$50,000 National Leadership Grant for Libraries to fund research on early-stage maker-based competencies

Tara Radniecki, engineering librarian in the DeLaMare Science & Engineering Library, is the lead researcher from Nevada working on the project.

Engineering Librarian Tara Radniecki (right) watches a student experiment with Google Glass in the DeLaMare Library. Photo credit: Nick Crowl.

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6/2/2017 | By: Jill Stockton |

The Institute of Museum and Library Services (IMLS) has awarded a $50,000 National Leadership Grant for Libraries to the University of Texas at Arlington Libraries and partner, University of Nevada, Reno Libraries. The grant was awarded to provide research funding to test the effectiveness of early-stage maker-based competencies.

National Leadership Grants for Libraries support projects that address challenges faced by the library and archive fields and that have the potential to advance library and archival practice with new tools, research findings, models, services or alliances that can be widely replicated. The grants are very competitive. More than $23 million in grants were requested. About $5.5 million was awarded for 25 projects.

Tara Radniecki, engineering librarian in the DeLaMare Science & Engineering Library, is the lead researcher from Nevada working on the project. Other research partners include Martin Wallace, Gretchen Trkay and Katie Musick from the University of Texas, Arlington.

"Because the DeLaMare Library was one of the first academic library makerspaces in the country we have a clearer sense of what types of learning are happening in our space," Radniecki said. "Through this research, it is our goal to quantify and assess the learning that is happening and share it with departments across the University so that it can then be incorporated into the course curriculum."

Students participate in a Hackathon hosted by the DeLaMare Science & Engineering Library

Students from a northern Nevada middle school are immersed in the Google Liquid Galaxy, Large screen array during a tour of the DeLaMare Science & Engineering Library. This screen is a part of the many technologically advanced tools available to DeLaMare users. Photo credit: Nick Crowl

Makerspaces are defined as community-operated work spaces where people with common interests in computers, technology, machines, science, digital art, and other creative disciplines meet, socialize and collaborate on projects. By offering makerspaces and maker activities, academic libraries like DeLaMare provide students with experiential learning opportunities that cut across subject areas and encourage collaboration, team work, adaptability, communication, risk taking, and creativity. Students can learn and think in real world terms and have increased engagement versus the theoretical learning that traditionally happens in the classroom.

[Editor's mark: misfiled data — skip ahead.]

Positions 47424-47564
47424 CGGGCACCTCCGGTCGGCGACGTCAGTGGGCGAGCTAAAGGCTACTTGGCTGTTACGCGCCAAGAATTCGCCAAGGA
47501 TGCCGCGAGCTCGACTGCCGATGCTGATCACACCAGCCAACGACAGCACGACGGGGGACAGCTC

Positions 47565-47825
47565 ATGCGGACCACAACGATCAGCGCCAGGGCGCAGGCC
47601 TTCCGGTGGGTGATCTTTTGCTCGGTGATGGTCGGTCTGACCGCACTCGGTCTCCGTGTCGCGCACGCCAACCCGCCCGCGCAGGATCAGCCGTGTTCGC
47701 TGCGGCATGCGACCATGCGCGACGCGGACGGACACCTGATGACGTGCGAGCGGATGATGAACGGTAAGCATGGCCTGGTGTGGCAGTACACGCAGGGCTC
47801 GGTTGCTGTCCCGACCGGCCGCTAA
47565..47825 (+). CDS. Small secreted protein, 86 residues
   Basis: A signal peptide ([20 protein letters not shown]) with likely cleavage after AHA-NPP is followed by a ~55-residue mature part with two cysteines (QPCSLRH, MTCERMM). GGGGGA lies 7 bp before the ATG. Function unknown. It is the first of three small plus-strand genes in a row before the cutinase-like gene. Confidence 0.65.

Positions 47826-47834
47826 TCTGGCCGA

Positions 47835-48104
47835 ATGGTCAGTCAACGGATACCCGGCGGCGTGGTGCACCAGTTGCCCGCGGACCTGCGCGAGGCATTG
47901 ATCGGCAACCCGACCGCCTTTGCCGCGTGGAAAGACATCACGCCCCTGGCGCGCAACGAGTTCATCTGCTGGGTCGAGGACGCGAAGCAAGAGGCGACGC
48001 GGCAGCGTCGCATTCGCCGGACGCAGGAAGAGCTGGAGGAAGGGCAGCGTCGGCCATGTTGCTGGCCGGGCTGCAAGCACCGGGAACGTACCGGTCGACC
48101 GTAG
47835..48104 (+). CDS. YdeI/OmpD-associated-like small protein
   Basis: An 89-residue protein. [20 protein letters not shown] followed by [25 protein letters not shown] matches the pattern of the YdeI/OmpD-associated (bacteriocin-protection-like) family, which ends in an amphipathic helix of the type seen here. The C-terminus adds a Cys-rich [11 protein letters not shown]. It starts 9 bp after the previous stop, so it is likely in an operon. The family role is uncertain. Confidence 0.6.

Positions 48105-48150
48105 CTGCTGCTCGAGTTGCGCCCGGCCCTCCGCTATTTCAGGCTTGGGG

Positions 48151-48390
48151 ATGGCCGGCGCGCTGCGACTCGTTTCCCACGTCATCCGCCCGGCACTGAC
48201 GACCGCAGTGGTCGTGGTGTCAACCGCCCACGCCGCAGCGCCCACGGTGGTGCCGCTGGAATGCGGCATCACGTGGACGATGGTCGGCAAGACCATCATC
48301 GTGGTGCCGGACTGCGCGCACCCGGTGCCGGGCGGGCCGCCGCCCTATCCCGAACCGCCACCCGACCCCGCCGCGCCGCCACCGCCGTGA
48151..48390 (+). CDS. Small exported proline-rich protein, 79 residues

However, few practical tools exist for educators to measure student learning that results from making. Creating a set of maker-based competencies will help librarians and educators understand and assess the relevance of maker activities to academic learning goals.

A University student uses the 3D printer in the DeLaMare Science & Engineering Library

Student Ally Jagar is looking into the Stratasys 3D printer while printing a project at the DeLaMare Library. Photo credit: Nick Crowl

"We are one of the leaders in library makerspaces," Radniecki said. "We have been recognized for pushing boundaries regarding what can be done in an academic library and the work we do contributes to larger University goals."

DeLaMare Library is a recognized incubator where all sorts of learning takes place: active and experiential, prototyping, STEM, intellectual property, art and more.

"I was brought into the fray because of the history of DeLaMare's space and because institutions aren't quite sure how to move beyond being a simple resource and bridge the potential of makerspace learning to a wider variety of disciplines," she said. "Through this research project I hope to identify ways to assist academic makerspaces, including DeLaMare, in expanding their service offerings to be helpful and more impactful to a variety of university faculty and students across the country."

"Over the summer, I will work with the research team to identify three academic library partners to test our maker literacy program," Radniecki said. "The goal is to share tools and resources to help these libraries implement maker-based curriculum into university classes over the 2017-2018 academic year and then assess the learning that happened."

The idea behind this pilot program is to have data to support whether or not this method of learning is successful. If it is, steps will be taken by the research team to apply for additional IMLS grant funding to expand the maker literacies program nationally.

IMLS Director Kathryn K. Matthew said, "As centers of learning and catalysts of community change, libraries and museums connect people with programs, services, collections, information, and new ideas in the arts, sciences, and humanities. They serve as vital spaces where people can connect with each other. IMLS is proud to support their work through our grant making as they inform and inspire all in their communities."

--Article written in conjunction with Evelyn Barker at the University of Texas at Arlington.

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